Sediment induced soil spatial variation in paddy fields of Northwest Vietnam uri icon

abstract

  • The aim of this study was to assess the impact of various sedimentation pathways (flooding, irrigation and runoff) on the spatial variability of soil fertility in rice paddy terraces in tropical mountainous regions of Northwest Vietnam. Topsoil samples were taken during two subsequent rice cropping seasons and analyzed using a combination of diffuse reflectance mid infrared spectroscopy and conventional lab analysis. A mixed model was used (i) to evaluate the spatial variability among and within paddy cascades before planting in function of field position to the main irrigation channel, and (ii) to assess the impact of various sediment deposition pathways on soil nutrients and textural changes. The topsoil taken before planting contained on average 1.75 ?? 0.57 g 100 g- 1 soil organic carbon (SOC), 0.18 ?? 0.06 g 100 g- 1 total nitrogen (TN) with silt being the dominating soil fraction (0.68 ?? 0.11 g g- 1). Moderate sediment delivery of high quality through the irrigation system resulted in a significant enrichment in lower lying paddies following a linear trend for SOC (SOC (g 100 g- 1) = 1.4 + 0.02 Distance (m), R2 = 0.31 - 0.62), total nitrogen (TN (g 100 g- 1) = 0.11 + 0.004 Distance (m), R2 = 0.33 - 0.61) and a significant linear decrease in the sand fraction (sand (g g-1) = 0.3 - 8 E-04 Distance (m), R2 = 0.28 - 0.48) with increasing distance from the irrigation channel along the cascade. Comparison of the samples taken before planting and after harvesting proved that the spatial variability in the topsoil was induced by sediment deposition resulting in a decrease of 0.11 g 100 g-1 of SOC and 0.01 g 100 g-1 of total N and an increase of 0.02 g g-1 of the sand fraction in paddies close to the irrigation channel which received less nutrient rich sediment deposition. However, besides the effect of sediment rich irrigation water, direct sediment depositions originating from the highly eroded and unfertile uplands or deposited during flooding events (typhoons) strongly decreased soil fertility in the rice fields due to their low nutrient and high sand content. In conclusion, the alterations and maintenance of soil fertility of rice fields depended on the balance of the various sediment sources, i.e. quality and quantity, and is thus, strongly related to both upland management and extreme weather events and irrigation practices. These findings are relevant in the framework of site-specific fertilizer management by taking advantage of spatial variability in soil fertility along cascades of rice paddy terraces in tropical mountainous regions.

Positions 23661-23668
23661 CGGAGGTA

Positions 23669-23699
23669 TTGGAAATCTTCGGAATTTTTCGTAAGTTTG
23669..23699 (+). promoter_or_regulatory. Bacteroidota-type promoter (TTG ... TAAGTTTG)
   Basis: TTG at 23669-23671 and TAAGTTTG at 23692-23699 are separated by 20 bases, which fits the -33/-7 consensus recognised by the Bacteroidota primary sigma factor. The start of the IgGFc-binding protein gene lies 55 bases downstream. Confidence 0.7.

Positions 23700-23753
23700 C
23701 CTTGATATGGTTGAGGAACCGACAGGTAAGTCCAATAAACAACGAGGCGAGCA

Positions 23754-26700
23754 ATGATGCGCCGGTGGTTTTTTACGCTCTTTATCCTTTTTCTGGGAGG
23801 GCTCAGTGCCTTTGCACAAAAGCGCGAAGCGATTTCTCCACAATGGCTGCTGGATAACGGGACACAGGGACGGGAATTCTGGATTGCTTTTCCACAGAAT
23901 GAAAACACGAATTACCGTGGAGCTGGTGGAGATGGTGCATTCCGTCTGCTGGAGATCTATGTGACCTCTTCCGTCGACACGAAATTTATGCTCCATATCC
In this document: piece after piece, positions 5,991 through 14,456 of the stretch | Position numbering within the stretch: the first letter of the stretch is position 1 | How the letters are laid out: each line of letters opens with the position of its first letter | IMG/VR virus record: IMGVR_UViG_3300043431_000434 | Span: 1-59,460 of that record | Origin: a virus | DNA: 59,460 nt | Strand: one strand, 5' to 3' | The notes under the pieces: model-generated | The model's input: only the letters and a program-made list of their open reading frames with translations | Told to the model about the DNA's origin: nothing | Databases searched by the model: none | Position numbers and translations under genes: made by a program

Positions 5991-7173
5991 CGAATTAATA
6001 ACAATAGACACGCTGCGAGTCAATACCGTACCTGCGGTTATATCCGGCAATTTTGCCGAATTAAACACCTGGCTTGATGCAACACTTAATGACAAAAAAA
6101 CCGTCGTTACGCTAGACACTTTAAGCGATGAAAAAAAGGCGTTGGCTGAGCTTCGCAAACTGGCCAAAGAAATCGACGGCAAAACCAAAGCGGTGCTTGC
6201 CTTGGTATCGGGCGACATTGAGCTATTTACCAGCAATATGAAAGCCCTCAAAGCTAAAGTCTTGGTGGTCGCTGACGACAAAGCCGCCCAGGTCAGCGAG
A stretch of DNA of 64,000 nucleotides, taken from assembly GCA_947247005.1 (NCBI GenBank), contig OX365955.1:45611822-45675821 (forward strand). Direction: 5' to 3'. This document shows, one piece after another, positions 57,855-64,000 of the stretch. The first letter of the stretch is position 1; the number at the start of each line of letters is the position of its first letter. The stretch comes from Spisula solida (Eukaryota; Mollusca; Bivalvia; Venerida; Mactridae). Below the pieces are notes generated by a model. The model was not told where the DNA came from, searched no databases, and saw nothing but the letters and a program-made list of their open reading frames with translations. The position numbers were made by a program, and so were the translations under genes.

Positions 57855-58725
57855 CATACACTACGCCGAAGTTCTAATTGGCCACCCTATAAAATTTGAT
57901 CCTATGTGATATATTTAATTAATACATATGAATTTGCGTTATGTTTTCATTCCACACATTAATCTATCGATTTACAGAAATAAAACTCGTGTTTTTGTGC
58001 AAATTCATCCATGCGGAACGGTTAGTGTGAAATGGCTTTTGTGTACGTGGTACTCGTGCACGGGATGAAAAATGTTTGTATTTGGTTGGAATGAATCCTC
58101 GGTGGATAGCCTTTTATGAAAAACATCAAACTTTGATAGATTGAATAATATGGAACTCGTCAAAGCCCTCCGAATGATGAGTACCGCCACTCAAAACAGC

publication date

  • 2010